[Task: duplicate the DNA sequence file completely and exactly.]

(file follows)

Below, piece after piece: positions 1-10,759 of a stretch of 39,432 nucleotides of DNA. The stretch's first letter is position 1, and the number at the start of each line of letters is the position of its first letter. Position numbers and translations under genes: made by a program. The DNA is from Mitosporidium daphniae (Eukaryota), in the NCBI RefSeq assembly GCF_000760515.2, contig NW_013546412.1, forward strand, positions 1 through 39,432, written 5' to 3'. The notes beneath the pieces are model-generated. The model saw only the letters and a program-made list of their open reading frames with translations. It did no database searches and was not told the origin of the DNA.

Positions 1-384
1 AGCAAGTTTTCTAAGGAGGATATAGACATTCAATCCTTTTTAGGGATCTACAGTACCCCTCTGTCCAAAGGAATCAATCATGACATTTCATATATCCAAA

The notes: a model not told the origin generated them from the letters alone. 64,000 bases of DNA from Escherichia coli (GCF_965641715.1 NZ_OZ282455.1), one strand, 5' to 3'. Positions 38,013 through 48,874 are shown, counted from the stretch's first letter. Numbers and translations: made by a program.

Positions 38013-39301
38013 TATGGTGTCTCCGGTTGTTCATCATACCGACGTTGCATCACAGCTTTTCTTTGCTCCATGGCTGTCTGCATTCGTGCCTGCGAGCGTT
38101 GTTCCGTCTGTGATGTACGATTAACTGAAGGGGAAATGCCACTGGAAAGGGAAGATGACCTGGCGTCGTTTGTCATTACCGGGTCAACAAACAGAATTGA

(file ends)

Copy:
Below, piece after piece: positions 1-10,759 of a stretch of 39,432 nucleotides of DNA. The stretch's first letter is position 1, and the number at the start of each line of letters is the position of its first letter. Position numbers and translations under genes: made by a program. The DNA is from Mitosporidium daphniae (Eukaryota), in the NCBI RefSeq assembly GCF_000760515.2, contig NW_013546412.1, forward strand, positions 1 through 39,432, written 5' to 3'. The notes beneath the pieces are model-generated. The model saw only the letters and a program-made list of their open reading frames with translations. It did no database searches and was not told the origin of the DNA.

Positions 1-384
1 AGCAAGTTTTCTAAGGAGGATATAGACATTCAATCCTTTTTAGGGATCTACAGTACCCCTCTGTCCAAAGGAATCAATCATGACATTTCATATATCCAAA

The notes: a model not told the origin generated them from the letters alone. 64,000 bases of DNA from Escherichia coli (GCF_965641715.1 NZ_OZ282455.1), one strand, 5' to 3'. Positions 38,013 through 48,874 are shown, counted from the stretch's first letter. Numbers and translations: made by a program.

Positions 38013-39301
38013 TATGGTGTCTCCGGTTGTTCATCATACCGACGTTGCATCACAGCTTTTCTTTGCTCCATGGCTGTCTGCATTCGTGCCTGCGAGCGTT
38101 GTTCCGTCTGTGATGTACGATTAACTGAAGGGGAAATGCCACTGGAAAGGGAAGATGACCTGGCGTCGTTTGTCATTACCGGGTCAACAAACAGAATTGA